there was only one house in the corporation limits, which was owned by
Thomas Dickson. Mr. C. prosecuted farming till 1872, when he moved
into Dixon, where he has since resided, being engaged in real estate oper-
ations, farming and stock-raising. In 1869 he was elected County As-
sessor, and served for a term of two years. He owns about 1,000 acres
of land. On March 13, 1855, Mr. C. married Miss Martha J. Kelley, who
was born July 5, 1836, by whom he has eight children, viz., Eugene F.,
Alvin L., John W., Fannie S., Napoleon B. S., Mattie L., Lulu M. and
Cimrie E.


COTTEN, JAMES W., born in Polk county, Illinois, December 28, 1832.
In that State he received his early education, which he finished in Mills
county, Iowa. In 1851 he went to St. Joseph, Missouri, where he re-
mained one year, and then proceeded to St. Louis, and there learned the
trade of a sawyer. October 22, 1855, Mr. Cotten left for California, by
way of Panama, landing in San Francisco December 11th of that year. On
his arrival he proceeded to Amador county, where he passed that Winter,
and in the following Spring started for the mines in Placer county, where
he stayed until 1857, and then repaired to the Suisun valley, there farm-
ing for one year, on a location near Dixon; on the expiration of which
he transferred his labors to San Jose, where he engaged in the lumber
trade. In the Fall of the year 1859 Mr. C. returned to Illinois, and there
embarked in the like business, which he gave up at the end of two years
and went back to his former home in Iowa. In 1864 he started for Idaho
Territory, in company with George Russell, and went into the hotel busi-
ness on the Weiser River* In the following year he again began farming,
which he continued till 1868, when he returned to Dixon and re-engaged
in agricultural pursuits, which he gave up in 1872, and opened agencies
for real estate and insurance. Was appointed a Notary Public, October
31, 1874, and on March 6, 1878, was commissioned a Justice of the Peace
for Silveyville township — positions which he still continues to hold. Mr.
Cotten married, November 29, 1873, Miss Priscilla J. Evans, who was
born in Amador county, California, April 24, 1857, and has an only child,
Lucy May, born January 2, 1875.

CURREY, ROBERT J., is a native of Benicia, Solano county, California,
having been born there December 30, 1851, where he remained until the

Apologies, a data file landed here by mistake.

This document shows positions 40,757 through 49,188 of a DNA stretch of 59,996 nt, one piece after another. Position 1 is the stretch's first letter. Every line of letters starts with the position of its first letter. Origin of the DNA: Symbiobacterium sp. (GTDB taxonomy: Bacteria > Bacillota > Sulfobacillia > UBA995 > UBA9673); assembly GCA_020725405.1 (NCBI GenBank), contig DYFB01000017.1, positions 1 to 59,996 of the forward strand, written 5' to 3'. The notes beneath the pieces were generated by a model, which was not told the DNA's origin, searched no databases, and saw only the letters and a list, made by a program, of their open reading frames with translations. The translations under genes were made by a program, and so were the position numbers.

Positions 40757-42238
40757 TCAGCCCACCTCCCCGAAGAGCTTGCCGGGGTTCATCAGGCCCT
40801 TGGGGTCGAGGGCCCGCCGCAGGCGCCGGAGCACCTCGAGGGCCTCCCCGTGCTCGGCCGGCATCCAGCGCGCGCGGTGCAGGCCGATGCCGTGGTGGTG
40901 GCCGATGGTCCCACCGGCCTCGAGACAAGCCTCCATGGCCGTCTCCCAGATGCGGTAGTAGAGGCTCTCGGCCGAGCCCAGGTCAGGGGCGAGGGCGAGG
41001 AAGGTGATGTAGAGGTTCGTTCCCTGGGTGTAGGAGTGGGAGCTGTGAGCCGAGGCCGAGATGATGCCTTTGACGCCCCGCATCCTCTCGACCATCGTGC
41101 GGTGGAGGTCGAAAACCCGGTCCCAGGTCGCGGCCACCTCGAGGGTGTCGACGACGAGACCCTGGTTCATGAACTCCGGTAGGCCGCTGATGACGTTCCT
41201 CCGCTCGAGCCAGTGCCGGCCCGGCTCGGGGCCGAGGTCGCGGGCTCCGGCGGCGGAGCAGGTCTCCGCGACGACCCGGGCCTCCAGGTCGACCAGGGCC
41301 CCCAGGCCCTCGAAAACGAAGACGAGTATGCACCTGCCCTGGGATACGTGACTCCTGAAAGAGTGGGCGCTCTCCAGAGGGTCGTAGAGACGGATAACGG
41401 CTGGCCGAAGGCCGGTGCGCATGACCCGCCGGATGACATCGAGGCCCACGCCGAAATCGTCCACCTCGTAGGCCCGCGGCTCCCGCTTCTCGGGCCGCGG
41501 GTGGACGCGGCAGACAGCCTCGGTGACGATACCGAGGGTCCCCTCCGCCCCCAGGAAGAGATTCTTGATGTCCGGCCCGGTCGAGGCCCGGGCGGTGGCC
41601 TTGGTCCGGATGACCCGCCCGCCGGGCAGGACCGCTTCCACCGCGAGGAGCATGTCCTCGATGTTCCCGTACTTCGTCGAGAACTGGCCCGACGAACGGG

Spring of 1860, when he went to New York and stayed one year. In
1864 he was sent to Santa Clara College for two years, and from there to
a seminary in Oakland, Alameda county, where he studied for three
years. In the Fall of 1870 he entered Yale College, New Haven, Con-
necticut, and graduated in 1873; after which he returned to the Pacific
Coast, and in the following Spring was appointed Aid on the United
States Coast Survey, which position he resigned in 1875, and located on
a farm four miles north of Dixon, where he now resides. He is the
owner of 640 acres.

DASHIELL, W. A., was born in Somerset county, Maryland, on May 6,
1825. In the years 1835-40 he attended college in New Jersey. In the
following year he entered the Military Academy at West Point, from
which he graduated in June, 1845. He next traveled through the West-
ern States until the spring of 1849, when he came to California and
engaged in stock raising in Sacramento until 1853, when he left the


Pacific coast for Missouri, and there purchased sheep and cattle, with
which he returned to this State, arriving in Los Angeles in December,
1853 ; and from thence proceeded to Sacramento, there following his
avocation until 1856, and then moved into Solano county. From 1859
to 1862 he was traveling, after which he once more settled in this county;
was agent for the California Pacific Railroad Company for three years
when it first came through Dixon, since then he has been dealing in
stock ; is an insurance and real estate agent ; held the office of Assessor
for the Third District, to which he was elected September 4, 1867. Mr.
Dashiell married, December 25, 1854, Miss Hester McKinley, who was
born in Illinois, April 19, 1834, by whom he has : Matilda, Katie, Char-
lotte, (dead) Edward E., Agnes, George B., Fred., Annie, Benjamin, Hester,
Robert, and Jessie.

DICKSON, THOMAS, was born in Pennsylvania on June 4, 1800. In
1804 he moved with his parents to Allegany county, New York, and
remained there for about fifteen years, when they moved to Indiana. In
1832 served as a soldier in the Black Hawk war ; in 1835 emigrated to
Iowa, and in 1853 came to Diamond Springs, California, prosecuting
mining for one year. In the following year he forsook the gold region
and removed to Solano county and rented a piece of land one mile in a
north-easterly direction from where the city of Dixon now stands. Mr.
Dickson built the first house within the corporation limits of that city in
the year 1855, which he has since enlarged. He has engaged in farming
ever since he settled in the county. Mr. D. married, in 1833, Miss J. P.
Hood, a native of Knoxville, Tennessee, who was born December 13,
1813, by whom he has : Elizabeth F., born February 1, 1834 ; William
B., born April 16, 1836 ; Martin A., born January 2, 1840 ; Henry A.,
born March 31, 1843 ; Nathan, born August 12, 1846 ; James, born Feb-
ruary 13, 1849, (since dead) ; Eva B., born July 14, 1853, and James,
born December 4, 1855, (since deceased).

DINSMORE, REV. J. 3YL, was born in Allegheny county, Pennsylvania,
February 19, 1851. In 1861 he removed to Lawrence county, where he
received part of his education, which he completed in Ohio. In 1875 he
attended the Western Theological Seminary in Pennsylvania, and in the
following year proceeded to San Francisco, where he entered the Theo-
logical Seminary of that city and graduated April 26, 1878, after which
he left for Dixon, Solano county, and took charge of the Presbyterian
church there, he being now the resident pastor.

DUDLEY, J. M;, was born in Oswego county, New York, September 7,
1830. In 1836 he moved with his parents to Indiana, where he received
his education, and after taught school during the winters of 1849-50-51.